As they moved to another side of the building, the Doctor was once again taken aback as he glimpsed something unexpected through the trees. Moving a little closer, he managed to sneak a closer look.
A large spaceship was docked just outside the base. It looked much more complex and advanced than the vessels out front.
“Mishell?” he murmured. “Is that vessel from Calyx?”
She shook her head.
The Doctor’s hearts sank. At least one other offworlder was here. People not affiliated with Calyx or Frax. And, he suspected, those were the people who were connected in some way to his torture. And judging from the vessel, they were far more advanced and powerful than these soldiers. If these people were in any way involved in this situation, it would be harder than ever to get in.
He felt the leaden weight of dread in his hearts, but that feeling was rapidly replaced by determination. Rose was in there, with those people, and she was hurt. He would do what he must to get her out.
They finished their round of the base, and moved a ways off, safely out of earshot of the base.
“Doctor, what are we going to do?” Mishell asked.
The Doctor studied her. She was looking to him with that same confidence that almost everyone looked at him with. A confidence that he would have a plan. That he knew what to do. That he was on top of the situation. It was a bit more tempered in Mishell than it was in most people, but it was still there. She was waiting for his idea. For the inevitable brilliance that she believed would come.
He looked down at the layout on the wristcomp again. There was no way in that didn’t bring them right into the path of soldiers. He should have known that it would come to this.
And deep in his hearts, he realized that a part of him had known, since the broadcast.
“We can’t get in,” the Doctor told Mishell.
“So what’s the plan?”
“There’s no way past those soldiers.” Mentally, he was running through every option available to him, and dismissing each one. “The base is fortified against any sort of underground approach, like a basement or something. They’ve anticipated a sneak attack. They know I have my sonic, and could get through their doors, so they’ve got soldiers everywhere. They’ll be ordered to capture or shoot on sight. They’ll have been warned.”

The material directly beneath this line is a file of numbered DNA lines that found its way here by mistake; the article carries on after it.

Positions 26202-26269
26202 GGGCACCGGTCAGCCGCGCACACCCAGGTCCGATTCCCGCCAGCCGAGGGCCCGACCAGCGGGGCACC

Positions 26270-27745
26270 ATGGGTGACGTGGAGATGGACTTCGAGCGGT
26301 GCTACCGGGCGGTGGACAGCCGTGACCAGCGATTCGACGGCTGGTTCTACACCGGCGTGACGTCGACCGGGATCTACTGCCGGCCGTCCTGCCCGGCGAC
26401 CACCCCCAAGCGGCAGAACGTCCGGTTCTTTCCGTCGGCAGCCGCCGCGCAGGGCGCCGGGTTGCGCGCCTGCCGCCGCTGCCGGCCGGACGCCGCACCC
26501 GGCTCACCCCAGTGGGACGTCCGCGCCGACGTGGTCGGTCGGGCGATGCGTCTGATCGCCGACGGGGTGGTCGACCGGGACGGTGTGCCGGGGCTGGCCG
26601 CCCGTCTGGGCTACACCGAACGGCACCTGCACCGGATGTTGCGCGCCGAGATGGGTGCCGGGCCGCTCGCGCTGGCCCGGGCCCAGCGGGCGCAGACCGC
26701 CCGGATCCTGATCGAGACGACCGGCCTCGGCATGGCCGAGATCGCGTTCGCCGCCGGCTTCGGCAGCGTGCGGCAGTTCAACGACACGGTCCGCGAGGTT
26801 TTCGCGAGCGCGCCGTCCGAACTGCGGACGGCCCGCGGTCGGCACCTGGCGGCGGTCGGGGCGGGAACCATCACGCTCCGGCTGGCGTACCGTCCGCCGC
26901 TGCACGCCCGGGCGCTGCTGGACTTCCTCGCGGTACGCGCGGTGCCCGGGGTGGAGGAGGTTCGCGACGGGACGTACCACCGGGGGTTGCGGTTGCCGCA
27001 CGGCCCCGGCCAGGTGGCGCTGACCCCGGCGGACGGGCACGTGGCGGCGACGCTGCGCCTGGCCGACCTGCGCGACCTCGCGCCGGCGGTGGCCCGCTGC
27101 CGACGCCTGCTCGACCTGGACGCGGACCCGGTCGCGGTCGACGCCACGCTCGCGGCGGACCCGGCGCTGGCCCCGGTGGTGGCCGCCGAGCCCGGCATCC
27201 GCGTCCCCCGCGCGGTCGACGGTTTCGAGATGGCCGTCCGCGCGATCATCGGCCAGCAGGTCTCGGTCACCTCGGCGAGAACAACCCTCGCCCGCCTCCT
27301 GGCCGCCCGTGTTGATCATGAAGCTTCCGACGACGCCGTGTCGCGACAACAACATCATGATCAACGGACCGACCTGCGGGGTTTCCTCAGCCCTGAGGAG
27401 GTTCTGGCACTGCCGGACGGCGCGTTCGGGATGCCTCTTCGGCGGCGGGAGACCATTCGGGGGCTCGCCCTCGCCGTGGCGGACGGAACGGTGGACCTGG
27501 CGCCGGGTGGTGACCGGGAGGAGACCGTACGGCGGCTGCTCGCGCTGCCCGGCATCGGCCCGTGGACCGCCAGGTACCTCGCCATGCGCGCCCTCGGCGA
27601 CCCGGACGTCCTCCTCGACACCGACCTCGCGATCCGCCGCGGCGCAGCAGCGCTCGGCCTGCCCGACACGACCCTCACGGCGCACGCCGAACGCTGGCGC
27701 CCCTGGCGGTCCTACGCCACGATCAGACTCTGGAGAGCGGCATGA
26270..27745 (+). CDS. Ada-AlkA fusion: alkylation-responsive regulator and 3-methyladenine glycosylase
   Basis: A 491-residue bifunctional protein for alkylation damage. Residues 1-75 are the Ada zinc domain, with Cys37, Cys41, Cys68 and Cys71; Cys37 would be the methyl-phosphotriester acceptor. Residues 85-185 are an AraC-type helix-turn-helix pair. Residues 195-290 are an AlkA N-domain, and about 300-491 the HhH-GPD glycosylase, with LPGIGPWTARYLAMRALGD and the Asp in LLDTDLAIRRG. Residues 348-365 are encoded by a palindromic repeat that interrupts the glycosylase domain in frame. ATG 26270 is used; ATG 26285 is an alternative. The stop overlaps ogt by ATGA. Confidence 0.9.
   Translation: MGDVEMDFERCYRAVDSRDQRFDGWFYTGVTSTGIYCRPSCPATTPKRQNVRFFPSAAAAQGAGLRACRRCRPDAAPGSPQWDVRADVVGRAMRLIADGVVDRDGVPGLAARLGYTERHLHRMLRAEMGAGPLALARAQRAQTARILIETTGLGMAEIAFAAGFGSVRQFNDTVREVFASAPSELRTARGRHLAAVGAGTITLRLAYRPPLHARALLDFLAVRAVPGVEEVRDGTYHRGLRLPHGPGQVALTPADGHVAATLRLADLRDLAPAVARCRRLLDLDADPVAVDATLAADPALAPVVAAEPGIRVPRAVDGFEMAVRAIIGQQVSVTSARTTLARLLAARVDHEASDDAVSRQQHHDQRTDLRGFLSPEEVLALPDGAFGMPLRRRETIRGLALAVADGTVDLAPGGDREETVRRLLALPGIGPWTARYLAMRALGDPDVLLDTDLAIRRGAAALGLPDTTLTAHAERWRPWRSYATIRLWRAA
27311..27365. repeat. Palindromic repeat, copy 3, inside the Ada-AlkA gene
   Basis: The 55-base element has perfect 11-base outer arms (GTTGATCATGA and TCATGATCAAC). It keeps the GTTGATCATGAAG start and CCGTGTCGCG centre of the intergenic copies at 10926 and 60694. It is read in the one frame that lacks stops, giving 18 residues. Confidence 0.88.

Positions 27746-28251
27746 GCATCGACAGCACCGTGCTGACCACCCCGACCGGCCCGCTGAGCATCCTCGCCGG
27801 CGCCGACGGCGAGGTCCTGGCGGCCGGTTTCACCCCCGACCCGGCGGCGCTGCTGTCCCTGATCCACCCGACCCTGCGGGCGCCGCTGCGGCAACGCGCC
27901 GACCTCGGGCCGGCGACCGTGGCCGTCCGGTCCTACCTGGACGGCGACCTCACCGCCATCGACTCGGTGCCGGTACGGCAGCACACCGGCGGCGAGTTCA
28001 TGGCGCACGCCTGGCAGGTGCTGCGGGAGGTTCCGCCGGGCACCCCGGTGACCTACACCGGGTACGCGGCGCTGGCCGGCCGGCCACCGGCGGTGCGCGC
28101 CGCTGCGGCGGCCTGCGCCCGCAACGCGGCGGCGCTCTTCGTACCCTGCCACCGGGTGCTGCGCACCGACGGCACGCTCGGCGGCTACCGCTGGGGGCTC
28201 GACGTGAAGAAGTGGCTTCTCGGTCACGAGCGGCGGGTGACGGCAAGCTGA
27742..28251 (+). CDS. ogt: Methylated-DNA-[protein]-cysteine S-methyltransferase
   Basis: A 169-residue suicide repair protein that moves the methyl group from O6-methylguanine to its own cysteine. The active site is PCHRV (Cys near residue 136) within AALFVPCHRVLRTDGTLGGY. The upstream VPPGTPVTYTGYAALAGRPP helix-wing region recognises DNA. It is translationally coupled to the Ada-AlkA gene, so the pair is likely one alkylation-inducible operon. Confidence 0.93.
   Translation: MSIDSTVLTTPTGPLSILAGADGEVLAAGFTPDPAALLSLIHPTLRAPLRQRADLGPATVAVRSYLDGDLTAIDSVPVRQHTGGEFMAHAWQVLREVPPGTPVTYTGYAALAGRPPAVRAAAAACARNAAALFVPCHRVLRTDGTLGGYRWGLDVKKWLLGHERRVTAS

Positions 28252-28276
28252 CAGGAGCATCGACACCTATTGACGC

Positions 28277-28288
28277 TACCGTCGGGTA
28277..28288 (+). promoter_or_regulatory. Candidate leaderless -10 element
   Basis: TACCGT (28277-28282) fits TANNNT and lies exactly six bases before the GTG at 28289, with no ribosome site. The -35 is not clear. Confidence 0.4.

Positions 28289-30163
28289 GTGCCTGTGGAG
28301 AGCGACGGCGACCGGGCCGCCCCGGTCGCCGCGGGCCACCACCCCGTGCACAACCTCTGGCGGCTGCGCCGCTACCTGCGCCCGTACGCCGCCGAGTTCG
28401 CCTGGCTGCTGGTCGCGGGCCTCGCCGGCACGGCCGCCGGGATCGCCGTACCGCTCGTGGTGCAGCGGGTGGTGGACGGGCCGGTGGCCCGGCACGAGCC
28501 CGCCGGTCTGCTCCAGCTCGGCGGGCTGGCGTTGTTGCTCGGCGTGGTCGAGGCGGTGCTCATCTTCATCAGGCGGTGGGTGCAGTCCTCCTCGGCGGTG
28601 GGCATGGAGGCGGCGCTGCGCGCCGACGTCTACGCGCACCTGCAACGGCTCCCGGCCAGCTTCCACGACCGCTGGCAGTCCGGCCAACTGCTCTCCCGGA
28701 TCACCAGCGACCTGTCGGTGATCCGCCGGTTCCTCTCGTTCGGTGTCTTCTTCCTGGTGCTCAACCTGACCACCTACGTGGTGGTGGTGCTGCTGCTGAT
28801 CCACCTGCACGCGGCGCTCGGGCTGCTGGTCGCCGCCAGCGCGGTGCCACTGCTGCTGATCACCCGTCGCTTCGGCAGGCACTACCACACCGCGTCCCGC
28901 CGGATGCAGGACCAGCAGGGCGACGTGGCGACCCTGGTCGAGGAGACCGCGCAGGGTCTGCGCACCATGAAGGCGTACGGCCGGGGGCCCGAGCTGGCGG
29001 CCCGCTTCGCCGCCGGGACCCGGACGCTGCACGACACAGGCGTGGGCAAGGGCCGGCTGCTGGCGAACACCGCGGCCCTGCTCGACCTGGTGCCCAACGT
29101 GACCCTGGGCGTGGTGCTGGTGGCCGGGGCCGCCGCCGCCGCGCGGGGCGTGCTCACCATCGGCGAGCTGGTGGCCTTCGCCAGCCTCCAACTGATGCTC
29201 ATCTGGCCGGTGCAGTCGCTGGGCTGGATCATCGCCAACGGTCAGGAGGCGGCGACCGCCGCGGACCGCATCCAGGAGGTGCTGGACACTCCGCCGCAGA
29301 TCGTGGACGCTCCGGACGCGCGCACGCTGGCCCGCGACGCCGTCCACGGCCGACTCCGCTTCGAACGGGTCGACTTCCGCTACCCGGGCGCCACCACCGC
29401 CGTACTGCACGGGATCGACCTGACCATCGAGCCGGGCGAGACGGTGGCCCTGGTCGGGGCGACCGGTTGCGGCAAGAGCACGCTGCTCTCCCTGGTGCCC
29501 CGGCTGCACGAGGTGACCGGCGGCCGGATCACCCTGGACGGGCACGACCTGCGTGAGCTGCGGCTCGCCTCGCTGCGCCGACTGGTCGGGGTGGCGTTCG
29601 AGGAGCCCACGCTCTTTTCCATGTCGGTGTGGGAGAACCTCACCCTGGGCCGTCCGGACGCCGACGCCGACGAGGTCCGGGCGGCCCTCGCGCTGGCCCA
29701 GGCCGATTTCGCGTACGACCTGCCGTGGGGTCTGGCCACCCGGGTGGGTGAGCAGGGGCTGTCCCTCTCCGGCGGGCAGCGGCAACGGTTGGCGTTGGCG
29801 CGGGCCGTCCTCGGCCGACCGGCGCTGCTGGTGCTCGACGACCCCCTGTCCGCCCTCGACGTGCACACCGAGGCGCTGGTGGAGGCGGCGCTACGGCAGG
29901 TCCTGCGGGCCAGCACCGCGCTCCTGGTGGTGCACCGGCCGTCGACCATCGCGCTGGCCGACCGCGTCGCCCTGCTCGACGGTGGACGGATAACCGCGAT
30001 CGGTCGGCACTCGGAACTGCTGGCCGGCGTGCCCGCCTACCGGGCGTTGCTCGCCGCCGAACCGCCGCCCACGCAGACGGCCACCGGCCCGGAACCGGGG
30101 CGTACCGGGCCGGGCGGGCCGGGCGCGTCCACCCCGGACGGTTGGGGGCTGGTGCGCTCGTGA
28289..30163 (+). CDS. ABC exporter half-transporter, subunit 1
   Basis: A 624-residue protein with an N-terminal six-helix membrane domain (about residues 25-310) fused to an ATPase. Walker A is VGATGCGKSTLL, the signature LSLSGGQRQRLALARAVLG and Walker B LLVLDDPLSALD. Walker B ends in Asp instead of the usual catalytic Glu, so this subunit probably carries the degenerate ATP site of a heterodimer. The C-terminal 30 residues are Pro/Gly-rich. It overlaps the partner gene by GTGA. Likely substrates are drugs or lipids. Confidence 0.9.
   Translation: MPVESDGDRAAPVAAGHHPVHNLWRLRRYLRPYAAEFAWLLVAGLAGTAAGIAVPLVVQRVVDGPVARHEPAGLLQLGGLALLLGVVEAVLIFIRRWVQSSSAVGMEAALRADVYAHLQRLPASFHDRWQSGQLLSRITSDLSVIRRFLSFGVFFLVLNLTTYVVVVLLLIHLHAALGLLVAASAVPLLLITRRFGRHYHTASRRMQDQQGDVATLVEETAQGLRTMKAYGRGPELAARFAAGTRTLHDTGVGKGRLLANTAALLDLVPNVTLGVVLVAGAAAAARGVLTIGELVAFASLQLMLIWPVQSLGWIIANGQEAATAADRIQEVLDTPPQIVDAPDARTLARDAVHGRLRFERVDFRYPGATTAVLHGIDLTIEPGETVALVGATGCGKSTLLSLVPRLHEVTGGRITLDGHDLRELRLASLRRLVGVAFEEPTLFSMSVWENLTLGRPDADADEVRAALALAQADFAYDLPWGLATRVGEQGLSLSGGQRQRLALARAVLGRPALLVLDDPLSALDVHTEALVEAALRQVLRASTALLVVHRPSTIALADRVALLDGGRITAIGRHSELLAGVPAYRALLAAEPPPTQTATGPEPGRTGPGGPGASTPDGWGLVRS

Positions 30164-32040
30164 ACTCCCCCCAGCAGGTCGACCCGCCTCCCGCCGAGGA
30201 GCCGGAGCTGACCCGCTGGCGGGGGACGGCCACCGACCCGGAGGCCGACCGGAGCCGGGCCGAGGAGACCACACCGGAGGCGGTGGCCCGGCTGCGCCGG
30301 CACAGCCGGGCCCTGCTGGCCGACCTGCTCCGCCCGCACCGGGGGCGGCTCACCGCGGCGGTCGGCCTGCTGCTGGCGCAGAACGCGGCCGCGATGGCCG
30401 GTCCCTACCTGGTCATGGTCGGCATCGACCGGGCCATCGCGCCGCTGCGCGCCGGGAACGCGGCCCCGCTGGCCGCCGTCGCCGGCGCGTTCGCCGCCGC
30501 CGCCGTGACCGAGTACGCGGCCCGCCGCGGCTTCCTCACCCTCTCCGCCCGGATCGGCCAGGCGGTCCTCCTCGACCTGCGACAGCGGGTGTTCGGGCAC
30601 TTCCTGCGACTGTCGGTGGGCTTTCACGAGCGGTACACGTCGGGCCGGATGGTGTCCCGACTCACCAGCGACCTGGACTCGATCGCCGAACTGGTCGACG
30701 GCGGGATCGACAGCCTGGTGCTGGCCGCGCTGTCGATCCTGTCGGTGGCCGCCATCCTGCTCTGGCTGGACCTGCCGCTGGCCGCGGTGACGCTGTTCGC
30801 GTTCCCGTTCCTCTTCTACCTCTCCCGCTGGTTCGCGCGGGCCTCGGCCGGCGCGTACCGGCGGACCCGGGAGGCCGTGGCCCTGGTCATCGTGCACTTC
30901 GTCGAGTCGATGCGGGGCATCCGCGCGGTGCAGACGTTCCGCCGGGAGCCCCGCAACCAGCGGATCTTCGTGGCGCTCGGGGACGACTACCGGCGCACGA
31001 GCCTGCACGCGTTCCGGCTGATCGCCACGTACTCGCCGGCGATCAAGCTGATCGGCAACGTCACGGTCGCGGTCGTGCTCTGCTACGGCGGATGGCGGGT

He’d hoped that this would be easier, but in all honesty, when had anything ever been easy for him? If it had merely been Calyx, if Rose was merely a hostage of the invading army, he might have stood a chance of getting in. But even if Rose hadn’t managed to warn him, he’d have realized something more was going on here than just one hostage. You didn’t expend this many resources to protect one human prisoner.
No, this situation had been carefully arranged to leave him only one option, if he wanted to get to Rose before the deadline.
He closed his eyes, swallowing the fear that rose up in him at the thought of what could happen. Memories tugged at his consciousness, but he forced them back, thinking of Rose instead. Picturing her face. And when he did, his doubts vanished. He had to get her out, had to keep her safe. He’d promised. And when he made a genuine promise, he didn’t break it.
“Doctor?” there was something strange in Mishell’s voice.
He opened his eyes to see her staring at him. He took a deep breath.
Realization crashed over her face in an instant, and her eyes blazed with a startling fire.
“Don’t you dare!” she said fiercely. “Don’t you dare give yourself to them!”
“What else can I do?”
“There has to be something else! There’s always something else.”
They wanted him. Rose was expendable. If he turned himself over, there was a very good chance that they would let her go.
“Doctor!” Mishell looked furious. “You don’t even know if they actually plan to let her go if you do turn yourself over!”
“I’ve got to believe it.”
And more importantly, he had to believe that they meant what they said when they said they would kill her by sundown unless he turned himself over. There was no way to get into that base. The Doctor excelled at beating the odds, at doing the impossible, but sometimes, the impossible was just that. Impossible. And the simple truth was that there was no way to get inside that base before sundown, unless he surrendered himself.